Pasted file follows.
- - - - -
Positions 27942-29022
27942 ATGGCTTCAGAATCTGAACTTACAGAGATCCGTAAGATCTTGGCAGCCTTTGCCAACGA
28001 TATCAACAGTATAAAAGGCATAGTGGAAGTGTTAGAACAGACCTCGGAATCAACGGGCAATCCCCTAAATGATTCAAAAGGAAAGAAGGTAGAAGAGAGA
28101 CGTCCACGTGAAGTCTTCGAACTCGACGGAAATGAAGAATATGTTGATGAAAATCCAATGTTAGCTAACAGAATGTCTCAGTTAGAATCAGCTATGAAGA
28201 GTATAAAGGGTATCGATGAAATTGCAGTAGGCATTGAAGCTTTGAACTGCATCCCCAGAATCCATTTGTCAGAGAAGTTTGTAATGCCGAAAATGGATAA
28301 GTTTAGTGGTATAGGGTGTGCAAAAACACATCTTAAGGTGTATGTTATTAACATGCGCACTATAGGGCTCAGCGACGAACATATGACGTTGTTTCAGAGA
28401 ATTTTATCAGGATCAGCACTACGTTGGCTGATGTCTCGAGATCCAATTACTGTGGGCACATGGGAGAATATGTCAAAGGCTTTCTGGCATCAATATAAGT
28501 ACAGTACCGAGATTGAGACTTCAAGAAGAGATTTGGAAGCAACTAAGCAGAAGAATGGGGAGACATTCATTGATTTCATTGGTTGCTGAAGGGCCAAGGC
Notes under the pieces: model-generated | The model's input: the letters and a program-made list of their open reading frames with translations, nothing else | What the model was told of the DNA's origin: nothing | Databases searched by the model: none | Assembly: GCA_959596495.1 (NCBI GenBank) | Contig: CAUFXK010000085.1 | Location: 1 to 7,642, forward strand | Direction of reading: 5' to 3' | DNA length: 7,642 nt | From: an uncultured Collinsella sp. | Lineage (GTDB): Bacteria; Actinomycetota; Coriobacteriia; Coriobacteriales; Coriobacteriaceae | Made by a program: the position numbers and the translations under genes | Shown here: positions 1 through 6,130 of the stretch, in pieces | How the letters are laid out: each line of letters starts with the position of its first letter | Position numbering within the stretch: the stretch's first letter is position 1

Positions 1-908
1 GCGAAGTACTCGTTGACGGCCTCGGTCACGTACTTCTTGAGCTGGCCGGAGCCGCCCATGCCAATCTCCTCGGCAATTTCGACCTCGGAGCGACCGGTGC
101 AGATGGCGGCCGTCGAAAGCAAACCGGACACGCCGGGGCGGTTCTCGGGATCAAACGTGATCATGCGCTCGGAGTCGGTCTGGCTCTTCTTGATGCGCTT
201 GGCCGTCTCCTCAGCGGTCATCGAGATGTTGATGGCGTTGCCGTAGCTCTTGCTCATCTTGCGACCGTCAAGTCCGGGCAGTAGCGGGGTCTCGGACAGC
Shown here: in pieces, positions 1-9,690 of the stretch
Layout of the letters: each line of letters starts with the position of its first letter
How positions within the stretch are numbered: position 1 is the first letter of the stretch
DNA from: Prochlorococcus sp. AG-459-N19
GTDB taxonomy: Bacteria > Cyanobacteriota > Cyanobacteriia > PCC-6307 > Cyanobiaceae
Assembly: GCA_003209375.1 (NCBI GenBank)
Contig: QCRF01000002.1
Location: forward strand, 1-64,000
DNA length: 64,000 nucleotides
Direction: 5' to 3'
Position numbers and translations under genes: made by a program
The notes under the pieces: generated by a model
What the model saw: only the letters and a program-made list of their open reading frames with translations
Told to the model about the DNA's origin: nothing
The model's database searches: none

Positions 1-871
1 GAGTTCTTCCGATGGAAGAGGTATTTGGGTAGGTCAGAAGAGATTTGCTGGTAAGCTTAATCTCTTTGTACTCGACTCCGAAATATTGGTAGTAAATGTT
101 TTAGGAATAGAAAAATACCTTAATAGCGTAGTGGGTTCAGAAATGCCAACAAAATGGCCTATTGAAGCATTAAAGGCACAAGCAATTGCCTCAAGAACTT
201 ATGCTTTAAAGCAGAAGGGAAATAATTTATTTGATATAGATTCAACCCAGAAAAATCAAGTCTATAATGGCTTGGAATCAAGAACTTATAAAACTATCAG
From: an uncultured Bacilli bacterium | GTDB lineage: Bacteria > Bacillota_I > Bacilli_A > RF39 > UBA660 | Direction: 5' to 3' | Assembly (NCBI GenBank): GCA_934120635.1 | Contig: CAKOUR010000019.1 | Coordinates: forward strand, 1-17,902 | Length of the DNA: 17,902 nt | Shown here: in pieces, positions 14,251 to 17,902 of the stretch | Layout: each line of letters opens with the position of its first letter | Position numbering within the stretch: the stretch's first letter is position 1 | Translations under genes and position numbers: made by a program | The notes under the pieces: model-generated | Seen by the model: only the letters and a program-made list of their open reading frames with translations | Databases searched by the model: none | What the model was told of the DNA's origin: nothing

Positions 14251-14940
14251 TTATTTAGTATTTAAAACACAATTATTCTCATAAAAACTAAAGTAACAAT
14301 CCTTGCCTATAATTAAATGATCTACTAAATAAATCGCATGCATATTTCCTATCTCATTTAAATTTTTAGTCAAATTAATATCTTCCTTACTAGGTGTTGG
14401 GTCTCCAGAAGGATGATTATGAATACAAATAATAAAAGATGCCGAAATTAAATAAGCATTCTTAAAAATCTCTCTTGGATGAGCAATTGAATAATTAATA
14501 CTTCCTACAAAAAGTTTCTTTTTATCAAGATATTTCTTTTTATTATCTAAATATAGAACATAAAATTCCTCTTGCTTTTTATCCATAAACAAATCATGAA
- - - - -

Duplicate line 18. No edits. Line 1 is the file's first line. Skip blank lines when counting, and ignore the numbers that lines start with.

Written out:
GTDB taxonomy: Bacteria > Cyanobacteriota > Cyanobacteriia > PCC-6307 > Cyanobiaceae